Cynthia Nixon’s 'Choice' to Be Gay Could Set Back Gay Rights Causes

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Cynthia Nixon
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Cynthia Nixon

When Cynthia Nixon mentioned to the New York Times magazine she made a choice to be gay, the "Sex and the City" actress pushed a red-hot button over whether gay people should have the same civil rights as heterosexuals.

"I understand that for many people it's not, but for me it's a choice," the new Broadway star of "Wit" told a reporter.

Unlike a celeb's dishing on her diet or spouting off about politics, Nixon's controversial statement created a brouhaha among gay rights activists who believe she could have seriously set back years of scientific evidence that sexual orientation is pre-determined by biology and is not a personal decision. (One study, for instance, suggested that if an identical twin is gay the other twin has a 50 percent chance of also being gay.)

Some civil liberties advocates fear the redhead's remark will be manna to right wing religious activists who claim being gay is a lifestyle choice that can be un-chosen with the right kind of counseling and rehab. Gay rights defender Wayne Besen predicts Nixon's words will be used as a weapon "when some kid comes out and their parents force them into some ex-gay camp while she's off drinking cocktails at fancy parties."

The newly bald actress has been in both heterosexual (she had two children with former partner Danny Mozes) and homosexual relationships and claims she has been in "love and lust" with both her male and female lifemates. Though most people would dub the 45-year-old star a bisexual, she nixes this term for herself. "I don't pull out the 'bisexual' word because nobody likes the bisexuals. Everybody likes to dump on the bisexuals," she said.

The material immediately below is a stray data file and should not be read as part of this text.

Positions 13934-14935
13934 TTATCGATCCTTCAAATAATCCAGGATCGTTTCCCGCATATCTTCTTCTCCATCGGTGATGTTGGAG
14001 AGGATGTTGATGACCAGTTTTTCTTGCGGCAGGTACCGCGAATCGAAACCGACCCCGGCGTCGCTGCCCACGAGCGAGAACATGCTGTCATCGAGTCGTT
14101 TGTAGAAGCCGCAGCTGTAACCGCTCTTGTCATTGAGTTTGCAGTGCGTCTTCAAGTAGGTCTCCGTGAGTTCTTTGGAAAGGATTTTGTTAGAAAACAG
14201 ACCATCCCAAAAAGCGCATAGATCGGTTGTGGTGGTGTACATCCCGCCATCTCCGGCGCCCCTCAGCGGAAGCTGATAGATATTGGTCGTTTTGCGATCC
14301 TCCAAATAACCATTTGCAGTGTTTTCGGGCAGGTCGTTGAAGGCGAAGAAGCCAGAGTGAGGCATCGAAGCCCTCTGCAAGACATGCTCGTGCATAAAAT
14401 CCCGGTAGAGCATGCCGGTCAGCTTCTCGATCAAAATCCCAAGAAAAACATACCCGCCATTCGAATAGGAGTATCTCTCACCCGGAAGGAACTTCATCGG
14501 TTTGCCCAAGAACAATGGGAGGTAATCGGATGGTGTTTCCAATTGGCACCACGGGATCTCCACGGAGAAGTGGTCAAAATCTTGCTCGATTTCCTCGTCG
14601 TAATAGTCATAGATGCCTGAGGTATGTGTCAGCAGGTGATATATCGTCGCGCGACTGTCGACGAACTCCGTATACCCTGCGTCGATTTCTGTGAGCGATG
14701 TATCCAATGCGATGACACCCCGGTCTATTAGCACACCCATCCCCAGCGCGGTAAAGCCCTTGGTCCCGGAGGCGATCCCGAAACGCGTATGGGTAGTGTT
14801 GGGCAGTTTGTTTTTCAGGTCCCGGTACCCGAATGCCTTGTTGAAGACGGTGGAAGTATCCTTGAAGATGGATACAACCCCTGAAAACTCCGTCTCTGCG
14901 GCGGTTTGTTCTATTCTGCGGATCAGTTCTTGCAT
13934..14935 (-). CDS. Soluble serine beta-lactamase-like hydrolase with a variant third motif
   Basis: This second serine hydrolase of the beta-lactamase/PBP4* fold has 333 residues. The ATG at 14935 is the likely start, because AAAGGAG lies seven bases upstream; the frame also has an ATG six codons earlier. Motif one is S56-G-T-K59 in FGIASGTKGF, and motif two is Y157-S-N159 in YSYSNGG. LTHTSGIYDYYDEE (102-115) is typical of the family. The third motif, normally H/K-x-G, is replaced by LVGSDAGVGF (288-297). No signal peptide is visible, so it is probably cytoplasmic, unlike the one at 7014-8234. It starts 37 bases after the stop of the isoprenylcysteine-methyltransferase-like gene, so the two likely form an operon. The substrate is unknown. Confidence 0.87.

So because the native New Yorker does not like belonging to a group that gets mocked -- bisexuals -- she deliberately muddied the waters on whether being gay is a choice? A gaggle of tweeters aren't buying the argument of legal eagle Miranda Hobbes' alter ego:

o "Me thinks you are Bi and not Gay. Not that there's anything wrong with that," wrote @Cocoamocogood.

o "I wonder if #Cynthia Nixon CHOSE to be such an idiot," chided @freshwaterfilms.

But what pithy140-character posts cannot convey is the serious consequence of Nixon's assertion that being gay can be a choice. The history of trying to convert proclaimed homosexuals to so-called normal heterosexuality is riddled with radical interventions from electric shock treatments to castration to extreme psychological counseling.

While some people are rabidly defending Nixon's right to label her sexual orientation as gay vs. bisexual, the fates of real-life people -- such as gay teenagers with high suicide rates and same-sex couples who want to get married -- could rest in the balance.

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